Night of Ideas of the Alliance française du Manitoba
Indigenous perspectives on nature
Following the sharing that took place during The Night of Ideas 2020 around the theme “Being alive”, the Alliance française du Manitoba has decided to deal with the theme «Close(r)» through the lens of what we identify as otherness and to question the proximity between countries, and between humans and animal and plant species.
In the context of a global pandemic, where Humanity feels fragile and vulnerable, Humans are questioning themselves. They worry about their
health, question their rights and wonder about their place in and relationship with Nature. As part of Night of Ideas organized on 28
January 2021, the Alliance française du Manitoba invites you to revisit these questions through the inspiring and calming wisdom of
Our program contains 3 sections:
- Cultural approach of Aboriginal medicine
- "Spirit Panel Project"
- Watch the Film "Call Me Human" FREE
- About the Film "Call Me Human"
Section 1: Cultural approach of Aboriginal medicine, in partnership with CBC and University of Manitoba
Most societies' medical approach is often supported by evidence-based research and points of view specific to so-called "Western" research. Nevertheless, for Canada Indigenous people, the medical approach is rooted in nature where "cultural" healing strategies address the special relationship to language, traditions, and the land. During this round table, the indigenous cultural approach history, the differences with the western one and their integration into health policy will be discussed with Dr. Marcia ANDERSON and nurse Melanie MACKINNON.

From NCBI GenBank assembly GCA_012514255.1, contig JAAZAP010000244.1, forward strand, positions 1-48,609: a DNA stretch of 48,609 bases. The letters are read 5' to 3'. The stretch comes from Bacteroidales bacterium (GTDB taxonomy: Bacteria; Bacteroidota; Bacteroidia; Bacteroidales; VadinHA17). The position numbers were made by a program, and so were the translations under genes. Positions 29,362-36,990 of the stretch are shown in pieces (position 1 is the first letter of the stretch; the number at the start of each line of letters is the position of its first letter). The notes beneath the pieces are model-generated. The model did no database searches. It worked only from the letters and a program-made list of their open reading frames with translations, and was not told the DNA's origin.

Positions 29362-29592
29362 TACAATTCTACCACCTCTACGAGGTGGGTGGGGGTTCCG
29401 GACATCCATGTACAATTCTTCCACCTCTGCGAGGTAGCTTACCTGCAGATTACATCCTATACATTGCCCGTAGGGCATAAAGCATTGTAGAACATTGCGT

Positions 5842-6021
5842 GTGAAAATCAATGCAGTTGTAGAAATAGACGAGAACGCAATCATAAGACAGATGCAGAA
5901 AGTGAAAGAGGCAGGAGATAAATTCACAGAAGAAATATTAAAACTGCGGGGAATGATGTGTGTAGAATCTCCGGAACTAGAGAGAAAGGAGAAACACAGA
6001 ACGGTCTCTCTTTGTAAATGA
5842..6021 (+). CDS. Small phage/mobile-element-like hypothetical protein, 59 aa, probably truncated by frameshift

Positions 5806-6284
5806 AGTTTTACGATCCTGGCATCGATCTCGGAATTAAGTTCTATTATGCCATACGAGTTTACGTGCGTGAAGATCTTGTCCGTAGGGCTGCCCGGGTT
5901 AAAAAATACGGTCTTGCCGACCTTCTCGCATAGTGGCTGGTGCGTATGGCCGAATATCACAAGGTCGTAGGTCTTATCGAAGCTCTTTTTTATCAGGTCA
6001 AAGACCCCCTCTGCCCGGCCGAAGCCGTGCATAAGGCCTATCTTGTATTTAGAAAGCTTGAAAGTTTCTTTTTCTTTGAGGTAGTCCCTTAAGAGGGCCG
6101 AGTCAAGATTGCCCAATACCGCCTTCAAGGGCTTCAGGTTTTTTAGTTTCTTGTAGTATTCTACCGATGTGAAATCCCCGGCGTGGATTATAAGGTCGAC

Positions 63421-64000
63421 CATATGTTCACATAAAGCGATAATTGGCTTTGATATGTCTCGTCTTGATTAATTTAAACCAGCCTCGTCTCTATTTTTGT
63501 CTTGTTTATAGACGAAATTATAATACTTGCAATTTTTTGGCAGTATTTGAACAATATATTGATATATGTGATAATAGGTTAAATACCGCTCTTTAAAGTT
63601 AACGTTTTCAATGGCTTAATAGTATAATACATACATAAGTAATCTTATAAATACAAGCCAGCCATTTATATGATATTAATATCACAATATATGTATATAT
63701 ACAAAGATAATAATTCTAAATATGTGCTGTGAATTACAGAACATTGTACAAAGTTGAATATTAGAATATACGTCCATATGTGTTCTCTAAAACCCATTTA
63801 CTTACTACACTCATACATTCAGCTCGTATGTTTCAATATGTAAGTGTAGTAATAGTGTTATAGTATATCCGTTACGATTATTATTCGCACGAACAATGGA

Guests / moderator :
Section 2: "Spirit Panel Project" in partnership with the Canadian Museum for Human Rights
The Canadian Museum for Human Rights and the National Association of Friendship Centres invited Elders, artists, and youth from First Nations, Métis and Inuit communities to come together to explore what human rights and responsibilities mean. The Elders engaged the youth in sharing circles about human rights and responsibilities from Aboriginal perspectives.
Section 3: About the Film "Call Me Human"
WATCH FOR FREE a film "Call Me Human" directed by Kim O'BOMSAWIN
“Sauvage,” says Joséphine Bacon, “means to be wholly free.” When elders leave us, a link to the past vanishes along with them. Innu writer Joséphine Bacon exemplifies a generation that is bearing witness to a time that will soon have passed away. With charm and diplomacy, she leads a charge against the loss of a language, a culture, and its traditions. On the trail of Papakassik, the master of the caribou, Call Me Human proposes a foray into a people’s multimillennial history, in company with a woman of great spirit who has devoted her life to passing on her knowledge and that of her ancestors. In her language, Innu means “human.”
This film will be available online for FREE from January 25 to January 31, 2021.
Section 4: About the Film "Call Me Human"
After watching the film, we offer you an intimate meeting with a poet Josephine BACON, central figure of the film "Call Me Human", where her perspective on her relationship with nature and the spirit of the living creatures will be discussed.
To conclude the event Nuit of Ideas of Winnipeg, we will rebroadcast a round table FOCUS organized by our partner Centre Culturel Franco-Manitobain, where the poet Josephine Bacon and the film director Kim O’Bomsawin were present.
For the complete program of the Night of Ideas - CANADA, click here.
For watching the film "Call Me Human", click here.